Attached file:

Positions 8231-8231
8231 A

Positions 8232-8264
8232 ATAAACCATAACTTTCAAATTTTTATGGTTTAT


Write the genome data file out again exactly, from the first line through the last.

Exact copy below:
Positions 8231-8231
8231 A

Positions 8232-8264
8232 ATAAACCATAACTTTCAAATTTTTATGGTTTAT